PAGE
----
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Understanding Capital Allowances

By: Kevin Watson MSc - Updated: 15 Mar 2013 | comments*Discuss
Business Capital Allowances

Entrepreneurs qualify for tax allowances, known as capital allowances, on certain purchases and investments. A basic understanding of the rules, and how to claim, not only saves money but encourages business expansion.


Entrepreneurs can claim capital allowances when they convert or improve empty business premises in a disadvantaged area, or change the space above commercial premises into flats for rent.

Capital allowances do not apply to work done on shops, offices, showrooms, or houses; the cost of land (either freehold or leasing); the building of extensions that don’t give access to qualifying flats; the development of land next to an existing business; or the purchase of furniture for qualifying flats.

The capital allowance for converting and renovating business premises in disadvantaged areas, or turning empty space above commercial property into flats, is 100% of the cost. A 100% capital allowance also applies to the building costs of industrial and commercial properties in enterprise zones.

Plant and Machinery

Plant and machinery includes computers, furniture, tools, cars, and vans. The standard capital allowance for purchases of this business equipment is 20% per year. From the 2008/9 tax year, businesses also have an annual investment allowance (AIA) for the first £50,000 of plant and machinery expenditure. The AIA has replaced the former system of a 50% allowance for small businesses in their first year of trading (40% for medium-sized businesses).

Some small business entrepreneurs spend less than £1,000 on plant and machinery in a 12 month accounting period. If so, they can claim a capital allowance up to £1,000.

Entrepreneurs who buy plant and machinery on hire purchase claim a capital allowance on the item’s original cost. Hire purchase interest and administrative charges are business expenses.

Research and Development

Some types of research and development expenditure qualify for capital allowances. The allowances come in the form of tax credits. Small and medium-sized businesses can obtain tax credits equivalent to tax relief of 175% of appropriate spending. Large businesses can claim 130%.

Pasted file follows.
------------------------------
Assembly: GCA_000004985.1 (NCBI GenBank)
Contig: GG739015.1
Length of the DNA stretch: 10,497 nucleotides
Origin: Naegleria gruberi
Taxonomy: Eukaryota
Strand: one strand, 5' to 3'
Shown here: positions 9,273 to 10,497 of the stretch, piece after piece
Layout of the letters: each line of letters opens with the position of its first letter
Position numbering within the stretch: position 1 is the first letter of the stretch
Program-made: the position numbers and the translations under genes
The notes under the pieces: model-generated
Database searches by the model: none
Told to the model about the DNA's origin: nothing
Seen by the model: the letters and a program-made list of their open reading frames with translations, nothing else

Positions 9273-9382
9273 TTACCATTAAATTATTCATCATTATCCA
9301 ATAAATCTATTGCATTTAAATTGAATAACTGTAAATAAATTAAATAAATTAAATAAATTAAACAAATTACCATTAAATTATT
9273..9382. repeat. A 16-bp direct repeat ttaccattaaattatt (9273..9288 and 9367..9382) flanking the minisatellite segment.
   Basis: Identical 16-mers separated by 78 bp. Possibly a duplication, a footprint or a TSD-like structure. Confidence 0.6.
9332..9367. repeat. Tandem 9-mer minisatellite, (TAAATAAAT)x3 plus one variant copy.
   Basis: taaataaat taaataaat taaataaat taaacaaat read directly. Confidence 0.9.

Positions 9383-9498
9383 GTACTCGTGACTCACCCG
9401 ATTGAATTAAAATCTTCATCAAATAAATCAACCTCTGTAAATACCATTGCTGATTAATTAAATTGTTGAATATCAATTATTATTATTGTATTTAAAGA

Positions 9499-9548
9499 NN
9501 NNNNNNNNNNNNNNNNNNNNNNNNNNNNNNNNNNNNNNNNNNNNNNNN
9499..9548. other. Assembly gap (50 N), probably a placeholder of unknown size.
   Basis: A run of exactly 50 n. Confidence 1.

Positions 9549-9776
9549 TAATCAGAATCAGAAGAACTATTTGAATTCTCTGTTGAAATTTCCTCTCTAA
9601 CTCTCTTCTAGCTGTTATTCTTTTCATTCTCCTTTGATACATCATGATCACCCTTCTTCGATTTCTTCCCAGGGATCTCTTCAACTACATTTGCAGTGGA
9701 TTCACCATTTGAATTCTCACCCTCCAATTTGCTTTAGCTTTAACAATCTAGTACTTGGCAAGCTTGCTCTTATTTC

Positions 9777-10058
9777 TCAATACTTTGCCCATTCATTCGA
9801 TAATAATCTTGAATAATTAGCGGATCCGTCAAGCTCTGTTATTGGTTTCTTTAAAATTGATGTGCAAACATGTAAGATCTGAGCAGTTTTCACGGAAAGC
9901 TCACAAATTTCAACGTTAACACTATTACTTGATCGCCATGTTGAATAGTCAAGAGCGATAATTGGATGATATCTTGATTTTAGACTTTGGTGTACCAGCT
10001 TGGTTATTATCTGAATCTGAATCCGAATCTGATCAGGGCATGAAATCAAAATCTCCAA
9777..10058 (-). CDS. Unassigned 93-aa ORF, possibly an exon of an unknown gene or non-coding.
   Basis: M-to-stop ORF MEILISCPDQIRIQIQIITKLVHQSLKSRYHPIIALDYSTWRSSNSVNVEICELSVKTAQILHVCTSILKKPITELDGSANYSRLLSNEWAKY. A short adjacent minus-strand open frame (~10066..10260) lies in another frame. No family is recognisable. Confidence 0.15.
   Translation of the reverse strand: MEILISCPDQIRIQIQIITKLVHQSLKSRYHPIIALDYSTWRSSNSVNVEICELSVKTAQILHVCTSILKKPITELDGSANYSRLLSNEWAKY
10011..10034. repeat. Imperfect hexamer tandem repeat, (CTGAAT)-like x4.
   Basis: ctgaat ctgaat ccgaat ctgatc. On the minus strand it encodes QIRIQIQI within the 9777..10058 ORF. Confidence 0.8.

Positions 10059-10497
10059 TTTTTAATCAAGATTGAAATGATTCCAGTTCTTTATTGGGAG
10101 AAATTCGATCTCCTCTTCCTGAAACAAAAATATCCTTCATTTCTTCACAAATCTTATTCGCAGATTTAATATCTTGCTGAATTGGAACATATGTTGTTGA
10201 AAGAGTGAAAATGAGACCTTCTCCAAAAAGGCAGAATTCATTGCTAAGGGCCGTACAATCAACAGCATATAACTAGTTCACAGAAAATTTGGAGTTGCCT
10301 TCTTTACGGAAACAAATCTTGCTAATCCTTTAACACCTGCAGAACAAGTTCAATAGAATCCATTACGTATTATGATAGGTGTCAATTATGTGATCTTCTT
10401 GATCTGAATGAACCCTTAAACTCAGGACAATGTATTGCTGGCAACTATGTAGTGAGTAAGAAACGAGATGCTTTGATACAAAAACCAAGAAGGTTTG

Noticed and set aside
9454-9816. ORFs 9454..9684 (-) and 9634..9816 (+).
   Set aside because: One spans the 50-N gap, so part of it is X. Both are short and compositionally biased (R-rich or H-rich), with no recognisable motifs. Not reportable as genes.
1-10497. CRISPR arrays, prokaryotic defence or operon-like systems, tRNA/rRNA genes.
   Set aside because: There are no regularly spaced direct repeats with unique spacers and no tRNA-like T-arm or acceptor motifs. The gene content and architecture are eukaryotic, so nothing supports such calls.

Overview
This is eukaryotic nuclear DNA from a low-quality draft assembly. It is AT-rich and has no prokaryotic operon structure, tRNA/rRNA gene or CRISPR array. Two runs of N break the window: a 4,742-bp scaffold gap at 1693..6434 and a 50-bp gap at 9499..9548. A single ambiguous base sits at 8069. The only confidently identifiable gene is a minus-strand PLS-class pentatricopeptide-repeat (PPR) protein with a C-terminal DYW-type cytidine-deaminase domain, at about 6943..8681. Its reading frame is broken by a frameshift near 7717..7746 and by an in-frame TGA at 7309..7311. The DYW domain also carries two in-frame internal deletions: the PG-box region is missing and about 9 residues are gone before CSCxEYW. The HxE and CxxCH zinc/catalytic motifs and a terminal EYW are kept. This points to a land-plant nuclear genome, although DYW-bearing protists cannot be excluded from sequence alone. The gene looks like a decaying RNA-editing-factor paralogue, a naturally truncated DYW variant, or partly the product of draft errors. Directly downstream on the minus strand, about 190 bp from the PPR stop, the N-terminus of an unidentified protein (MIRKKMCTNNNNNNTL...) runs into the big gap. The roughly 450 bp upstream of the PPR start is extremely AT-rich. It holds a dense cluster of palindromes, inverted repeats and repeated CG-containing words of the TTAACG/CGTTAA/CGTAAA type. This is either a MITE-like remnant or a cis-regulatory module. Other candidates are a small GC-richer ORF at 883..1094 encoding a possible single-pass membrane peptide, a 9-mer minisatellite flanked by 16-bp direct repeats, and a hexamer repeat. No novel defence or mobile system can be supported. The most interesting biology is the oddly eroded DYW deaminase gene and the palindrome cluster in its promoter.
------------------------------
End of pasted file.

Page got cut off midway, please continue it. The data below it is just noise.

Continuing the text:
As a guide, research and development refers to innovation and creativity in the fields of technology and science. The research must be relevant to an entrepreneur’s business. An entrepreneur must also be a trader rather than someone working in a vocation or profession.

Short-Life, Long-Life, and Leased Assets

The 20% capital allowance for plant and machinery applies to items likely to last five years or more. If entrepreneurs have equipment they won’t keep for five years, or if it will wear out within this time, they can calculate the capital allowance on the projected life.

If entrepreneurs have an asset that should serve for 25 years or more, they may be able to use an allowance of 10% a year.

Entrepreneurs who lease assets to other people can still claim capital allowances (but not a first year AIA).

Making a Claim

Entrepreneurs should make their claims for capital allowances on their income tax or corporation tax returns.

Capital Gains Tax Allowances

Entrepreneurs who sell businesses, limited company shares, securities, or other business assets can claim capital gains tax allowances from HM Revenue & Customs. The allowances include an annual exemption figure and entrepreneurs’ relief. Various conditions apply to the latter.

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